Overall, I really enjoyed this book. The flirting bits were wonderful and clever, and I really liked Grace. One thing I didn't really enjoy, however, was the occasional feeling that Jordan was dragging some things out longer than necessary. This is a short book, but some of Grace's counting periods and her time on medication (the conversations involving Brain One, Brain Two, and others) have a tendency to make this book seem longer than it is. However, even though I occasionally felt some things went on too long, I was interested and fascinated. So many people see medication as an instant fix anymore, but Grace reminds readers that medications have side-effects - after seeing how intelligent and witty she can be, Grace as she is with side-effects is just depressing. Although I would argue that Grace is better able to function by the end of the book, she is by no means "fixed." She is able to function and move forward with the help of Seamus, her family, and the people she meets now that she manages to venture outside more often, whereas before she had only herself (the occasional phone call from family doesn't really count - I think the point here is human contact of the physical and emotional kind, not just the verbal and intellectual).
Read-alikes and Watch-alikes:
- Amelie (live action movie) - Amelie is a shy, clever, and naive young woman in Paris with an interesting way of viewing the world and a strong sense of justice. One day, she makes it her mission to help those around her. Along the way, she meets new people and discovers love. Those who'd like something else with an interesting female main character might want to try this. Similar to Addition, there is romance, but Amelie and the things she learns and does are really more important that the romance.
- The Curious Incident of the Dog in the Night-Time (book) by Mark Haddon - This book is narrated by fifteen-year-old Christopher Boone, who is mathematically gifted and autistic. One night, Christopher finds the dead body of Wellington, his neighbor's poodle. The dog's owner finds Christopher cradling the body and blames him for the death. Over the objections of his father and his other neighbors, Christopher decides to investigate Wellington's death. This book is a mystery in much the same way that Addition is a romance. Christopher, like Grace, is a fascinating main character who has trouble dealing with the world and the people in it.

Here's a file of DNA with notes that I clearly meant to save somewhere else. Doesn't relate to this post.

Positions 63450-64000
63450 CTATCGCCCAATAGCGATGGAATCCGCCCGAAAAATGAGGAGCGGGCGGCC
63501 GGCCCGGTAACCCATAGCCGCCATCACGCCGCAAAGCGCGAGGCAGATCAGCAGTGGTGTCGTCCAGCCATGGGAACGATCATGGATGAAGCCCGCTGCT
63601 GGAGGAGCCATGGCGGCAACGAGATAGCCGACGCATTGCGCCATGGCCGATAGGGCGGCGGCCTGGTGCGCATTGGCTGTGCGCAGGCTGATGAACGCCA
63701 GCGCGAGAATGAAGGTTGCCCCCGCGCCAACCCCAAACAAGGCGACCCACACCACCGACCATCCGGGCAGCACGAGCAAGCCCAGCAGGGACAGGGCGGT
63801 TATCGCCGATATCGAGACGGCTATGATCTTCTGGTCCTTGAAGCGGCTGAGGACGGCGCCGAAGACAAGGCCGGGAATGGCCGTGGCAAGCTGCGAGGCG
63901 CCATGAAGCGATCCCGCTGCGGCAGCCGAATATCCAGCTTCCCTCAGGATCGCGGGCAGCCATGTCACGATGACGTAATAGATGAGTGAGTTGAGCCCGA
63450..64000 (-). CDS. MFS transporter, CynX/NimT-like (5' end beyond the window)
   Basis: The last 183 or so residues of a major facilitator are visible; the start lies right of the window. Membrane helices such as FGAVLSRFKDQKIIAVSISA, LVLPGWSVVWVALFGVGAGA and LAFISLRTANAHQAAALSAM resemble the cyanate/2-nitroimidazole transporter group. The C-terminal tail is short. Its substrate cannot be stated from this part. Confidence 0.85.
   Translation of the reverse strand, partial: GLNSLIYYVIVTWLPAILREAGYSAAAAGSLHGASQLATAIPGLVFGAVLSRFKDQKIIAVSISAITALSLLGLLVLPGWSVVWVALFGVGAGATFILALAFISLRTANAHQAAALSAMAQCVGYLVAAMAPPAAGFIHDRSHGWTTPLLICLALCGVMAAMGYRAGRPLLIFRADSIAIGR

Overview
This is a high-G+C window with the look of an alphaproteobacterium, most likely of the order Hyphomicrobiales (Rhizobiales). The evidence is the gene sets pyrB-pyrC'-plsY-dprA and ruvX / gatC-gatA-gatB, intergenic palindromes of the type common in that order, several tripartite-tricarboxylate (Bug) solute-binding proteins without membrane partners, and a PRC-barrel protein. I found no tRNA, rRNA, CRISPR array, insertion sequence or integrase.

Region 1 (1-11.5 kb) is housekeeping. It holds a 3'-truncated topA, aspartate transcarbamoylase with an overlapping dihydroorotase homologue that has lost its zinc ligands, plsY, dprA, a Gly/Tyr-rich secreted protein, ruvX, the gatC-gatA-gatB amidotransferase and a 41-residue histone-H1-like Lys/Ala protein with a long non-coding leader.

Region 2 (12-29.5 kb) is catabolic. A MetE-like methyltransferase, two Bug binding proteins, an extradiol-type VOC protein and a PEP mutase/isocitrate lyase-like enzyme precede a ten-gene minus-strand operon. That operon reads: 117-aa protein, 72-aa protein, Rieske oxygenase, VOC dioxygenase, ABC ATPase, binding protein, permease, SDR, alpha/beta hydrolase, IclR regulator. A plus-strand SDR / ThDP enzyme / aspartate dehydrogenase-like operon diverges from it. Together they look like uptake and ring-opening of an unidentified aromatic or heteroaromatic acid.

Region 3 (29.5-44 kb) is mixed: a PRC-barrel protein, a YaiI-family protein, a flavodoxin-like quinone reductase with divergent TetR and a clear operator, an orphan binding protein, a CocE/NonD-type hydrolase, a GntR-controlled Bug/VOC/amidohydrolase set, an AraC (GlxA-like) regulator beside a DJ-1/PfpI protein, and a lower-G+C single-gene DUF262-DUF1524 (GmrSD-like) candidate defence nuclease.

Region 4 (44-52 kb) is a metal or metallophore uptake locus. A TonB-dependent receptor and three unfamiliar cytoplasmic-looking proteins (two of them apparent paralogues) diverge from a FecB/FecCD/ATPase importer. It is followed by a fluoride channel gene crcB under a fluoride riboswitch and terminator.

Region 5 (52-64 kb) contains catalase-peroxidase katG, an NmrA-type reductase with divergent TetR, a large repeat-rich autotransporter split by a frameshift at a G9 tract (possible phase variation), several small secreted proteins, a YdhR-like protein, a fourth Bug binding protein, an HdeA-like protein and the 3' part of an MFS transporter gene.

- The MacGregor Grooms (book) by Nora Roberts - The MacGregor Grooms is actually composed of three short romantic stories (100-140 pages each). Each story is about a different man in one of the more recent MacGregor generations. Daniel MacGregor, the grandfather of these men and the patriarch of the MacGregor family, enjoys meddling in their lives (i.e. matchmaking), and by the end of each story one of the MacGregor men is happily matched up with someone who's just right for him. Those who liked Addition may enjoy the third story in the book, which focuses on Ian and Naomi. Like Grace, Naomi is a bit socially stunted - unlike Grace, Naomi's problems are the result of years of painful shyness. At the beginning of the story, Naomi's gotten herself to the point where she appears to be confident and smooth, but inside it all still feels like an act. Those who'd like a romance (in this case, a more traditional one) with a vulnerable female main character might want to try this. Similar to Addition, family members (from the MacGregor side, anyway) make lots of appearances.
- As Good As It Gets (live action movie) - Melvin Udall is a generally unpleasant, obsessive-compulsive writer. After his gay neighbor, Simon, is brutally beaten, Melvin has to care for the man's dog. Making Melvin's life even more difficult is the discovery that Carol, the only waitress who will tolerate him, must leave work to care for her sick son - without Carol, it is impossible for Melvin to eat breakfast. The circumstances bring the three of them, Melvin, Carol, and Simon, together. Those who'd like something else with a main character whose obsessions have made living a "normal" life impossible might want to try this. Similar to Addition, there is some romance.
- Wizard: The Life and Times of Nikola Tesla: Biography of a Genius (non-fiction book) by Marc Seifer - This is one of the books Jordan consulted while researching Nikola Tesla. Those who'd like to learn more about the man after reading Addition might want to try this.